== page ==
This is in addition to the fact that Apple makes many products that are not user-upgradable, sometimes in the name of possible performance gains or improved experiences. Things like soldered NAND chips, proprietary screws, and components that are only sold at Apple-authorized repair shops continue to limit how much customers and third-party repair shops can do themselves.
As tech blog KnowTechie wrote this week, it can be difficult for these repair shops to find certain MacBook components, sometimes resulting in full logic board replacements when a cheap chip fails and higher repair costs for consumers.
Give Apple some credit
We’ve detailed some of the flaws in Apple’s self-repair program, but it’s still in its infancy. So far, it only concerns the MacBook M1, the latest iPhone SE, the iPhone 12 line, and the iPhone 13 series. Apple plans to bring the program to other unspecified Macs later this year.
As it stands, however, the program represents an improvement for Apple, which just a year ago shared only a small number of repair manuals online. Now, not only does it provide manuals for modern iPhones and some MacBooks, albeit with some of the lost iMac manuals, but it also has a system for buying parts at generally reasonable prices and buying or renting tools.
Apple has also allowed independent repairs for parts that previously you couldn’t fix yourself or had to be repaired by an Apple Authorized Partner, such as the Touch ID Board.
Also, the MacBook Air manuals have been met with a warmer appreciation and Apple should, if you believe it, sell M1 MacBook Pro batteries without any cases…eventually.
Yes, the tool rental process requires a significant security deposit and some literal freight. And there are still many products that have not yet been accounted for in the store. Still, considering that it wasn’t too long ago that Apple was actively pushing against right-to-repair legislation, the company seems to have made incremental improvements.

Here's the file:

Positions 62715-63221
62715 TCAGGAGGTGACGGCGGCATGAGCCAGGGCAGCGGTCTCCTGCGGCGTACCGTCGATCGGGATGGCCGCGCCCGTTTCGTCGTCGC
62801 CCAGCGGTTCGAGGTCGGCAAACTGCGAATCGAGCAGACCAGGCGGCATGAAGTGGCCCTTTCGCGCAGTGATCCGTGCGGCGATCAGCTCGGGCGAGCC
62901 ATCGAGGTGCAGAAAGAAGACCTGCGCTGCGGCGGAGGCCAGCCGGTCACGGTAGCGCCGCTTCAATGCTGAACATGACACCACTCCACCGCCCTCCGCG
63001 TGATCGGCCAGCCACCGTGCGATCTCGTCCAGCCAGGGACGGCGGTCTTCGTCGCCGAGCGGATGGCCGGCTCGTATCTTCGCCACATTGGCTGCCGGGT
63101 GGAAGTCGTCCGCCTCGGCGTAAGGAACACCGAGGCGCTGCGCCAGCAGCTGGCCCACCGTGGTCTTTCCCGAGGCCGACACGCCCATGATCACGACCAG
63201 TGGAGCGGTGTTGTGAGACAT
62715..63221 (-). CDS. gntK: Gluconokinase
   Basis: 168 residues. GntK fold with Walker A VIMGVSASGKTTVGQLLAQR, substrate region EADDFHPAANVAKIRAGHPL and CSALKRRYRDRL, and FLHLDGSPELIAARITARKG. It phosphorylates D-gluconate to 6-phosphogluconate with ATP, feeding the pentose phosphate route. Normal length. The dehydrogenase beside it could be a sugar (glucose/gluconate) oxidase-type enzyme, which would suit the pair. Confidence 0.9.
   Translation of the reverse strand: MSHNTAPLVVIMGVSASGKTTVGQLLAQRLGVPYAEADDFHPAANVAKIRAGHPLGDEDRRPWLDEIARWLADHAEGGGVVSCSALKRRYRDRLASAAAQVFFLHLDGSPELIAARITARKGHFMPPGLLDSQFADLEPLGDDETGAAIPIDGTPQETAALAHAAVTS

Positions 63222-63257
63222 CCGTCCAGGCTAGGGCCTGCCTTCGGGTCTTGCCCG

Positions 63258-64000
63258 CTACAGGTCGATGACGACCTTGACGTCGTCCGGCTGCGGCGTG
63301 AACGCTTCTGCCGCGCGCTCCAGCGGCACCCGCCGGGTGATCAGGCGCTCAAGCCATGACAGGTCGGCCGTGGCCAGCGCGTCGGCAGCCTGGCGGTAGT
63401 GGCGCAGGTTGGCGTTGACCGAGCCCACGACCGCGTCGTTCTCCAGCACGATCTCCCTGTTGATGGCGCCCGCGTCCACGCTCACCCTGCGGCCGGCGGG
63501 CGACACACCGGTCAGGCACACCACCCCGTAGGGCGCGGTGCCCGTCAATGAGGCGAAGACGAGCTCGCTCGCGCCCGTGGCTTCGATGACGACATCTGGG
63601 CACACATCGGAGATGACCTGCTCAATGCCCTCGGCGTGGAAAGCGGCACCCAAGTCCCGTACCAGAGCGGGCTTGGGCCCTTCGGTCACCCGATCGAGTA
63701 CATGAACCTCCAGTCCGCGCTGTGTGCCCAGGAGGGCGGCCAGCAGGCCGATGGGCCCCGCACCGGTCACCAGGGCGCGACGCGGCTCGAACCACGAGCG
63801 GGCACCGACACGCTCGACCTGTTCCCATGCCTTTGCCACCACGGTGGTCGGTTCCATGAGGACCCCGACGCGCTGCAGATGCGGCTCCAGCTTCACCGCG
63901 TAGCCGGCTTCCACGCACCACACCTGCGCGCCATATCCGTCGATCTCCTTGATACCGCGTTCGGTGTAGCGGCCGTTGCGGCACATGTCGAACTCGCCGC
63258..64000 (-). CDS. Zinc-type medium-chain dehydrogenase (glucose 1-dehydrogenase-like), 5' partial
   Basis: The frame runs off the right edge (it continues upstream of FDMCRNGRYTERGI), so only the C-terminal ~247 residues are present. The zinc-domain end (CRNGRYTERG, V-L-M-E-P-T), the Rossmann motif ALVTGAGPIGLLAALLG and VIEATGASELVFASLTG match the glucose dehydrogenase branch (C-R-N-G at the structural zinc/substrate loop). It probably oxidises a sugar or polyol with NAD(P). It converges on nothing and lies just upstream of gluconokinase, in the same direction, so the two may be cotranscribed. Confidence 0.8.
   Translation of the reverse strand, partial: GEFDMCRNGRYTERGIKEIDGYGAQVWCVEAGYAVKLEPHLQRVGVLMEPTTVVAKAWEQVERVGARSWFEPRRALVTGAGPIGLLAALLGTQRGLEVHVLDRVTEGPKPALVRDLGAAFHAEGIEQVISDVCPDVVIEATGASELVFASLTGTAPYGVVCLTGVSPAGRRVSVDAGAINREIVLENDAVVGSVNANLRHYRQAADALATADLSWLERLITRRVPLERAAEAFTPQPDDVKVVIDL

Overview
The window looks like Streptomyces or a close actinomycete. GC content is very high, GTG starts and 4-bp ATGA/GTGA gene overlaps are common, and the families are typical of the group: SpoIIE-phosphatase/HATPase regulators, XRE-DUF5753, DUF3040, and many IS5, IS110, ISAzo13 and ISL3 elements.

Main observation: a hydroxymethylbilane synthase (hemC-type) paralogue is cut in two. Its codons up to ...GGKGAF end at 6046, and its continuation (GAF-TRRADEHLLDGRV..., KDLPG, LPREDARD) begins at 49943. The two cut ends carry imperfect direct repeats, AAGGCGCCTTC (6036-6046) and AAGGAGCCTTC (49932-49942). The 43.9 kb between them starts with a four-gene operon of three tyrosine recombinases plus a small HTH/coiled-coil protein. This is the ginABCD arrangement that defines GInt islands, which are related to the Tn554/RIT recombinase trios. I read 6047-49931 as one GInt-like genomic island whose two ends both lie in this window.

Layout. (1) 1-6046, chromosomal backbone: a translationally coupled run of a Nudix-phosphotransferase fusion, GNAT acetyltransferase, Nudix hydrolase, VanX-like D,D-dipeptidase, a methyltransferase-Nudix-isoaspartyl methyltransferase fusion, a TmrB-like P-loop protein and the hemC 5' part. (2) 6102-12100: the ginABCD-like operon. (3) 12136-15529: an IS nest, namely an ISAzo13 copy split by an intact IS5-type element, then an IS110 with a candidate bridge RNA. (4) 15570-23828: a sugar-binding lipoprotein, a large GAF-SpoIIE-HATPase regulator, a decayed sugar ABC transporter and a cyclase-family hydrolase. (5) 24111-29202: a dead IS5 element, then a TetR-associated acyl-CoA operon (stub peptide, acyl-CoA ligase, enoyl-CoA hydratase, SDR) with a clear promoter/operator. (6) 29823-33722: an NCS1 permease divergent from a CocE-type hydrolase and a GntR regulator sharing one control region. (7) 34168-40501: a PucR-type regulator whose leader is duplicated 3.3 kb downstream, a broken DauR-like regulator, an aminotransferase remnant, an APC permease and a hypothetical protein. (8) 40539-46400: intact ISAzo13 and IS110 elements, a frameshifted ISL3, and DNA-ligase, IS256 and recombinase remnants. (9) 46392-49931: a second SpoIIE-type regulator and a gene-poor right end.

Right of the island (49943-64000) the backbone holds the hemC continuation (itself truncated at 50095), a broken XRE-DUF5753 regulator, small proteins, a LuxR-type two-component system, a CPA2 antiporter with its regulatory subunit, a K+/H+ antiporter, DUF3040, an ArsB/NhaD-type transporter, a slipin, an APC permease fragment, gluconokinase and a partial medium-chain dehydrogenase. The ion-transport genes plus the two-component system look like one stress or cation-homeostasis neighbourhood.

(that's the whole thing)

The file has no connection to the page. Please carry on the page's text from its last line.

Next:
That doesn’t mean Apple is now your neighborhood tech giant with the right to repair. But at least it’s showing a willingness to play ball… even if it then wraps that ball up with cumbersome repair instructions, an imperfect tool rental process, and IMEI requirements.
Despite its criticisms, iFixit agreed that Apple’s efforts deserve some applause.
“We’re very happy to see Apple finally moving toward a more open repair ecosystem,” Chamberlain said. “We’re definitely reading it as a sign that Apple knows it has to make some concessions to the Right to Repair movement.”
What would be even more promising is to see Apple’s approach to repairability evolve. It has not yet addressed current concerns such as IMEI requirements. And, for better or worse, there’s no talk of Apple dramatically changing design strategies to make its luxury devices easier to take apart and repair or upgrade at home.
However, we await Apple’s next addition to the self-service repair shop to see if it takes notes on things like greater product representation (bringing back those iMac manuals would be a good start) and offering simpler processes for tasks common, such as the battery. replacement
This story originally appeared on Ars Technique.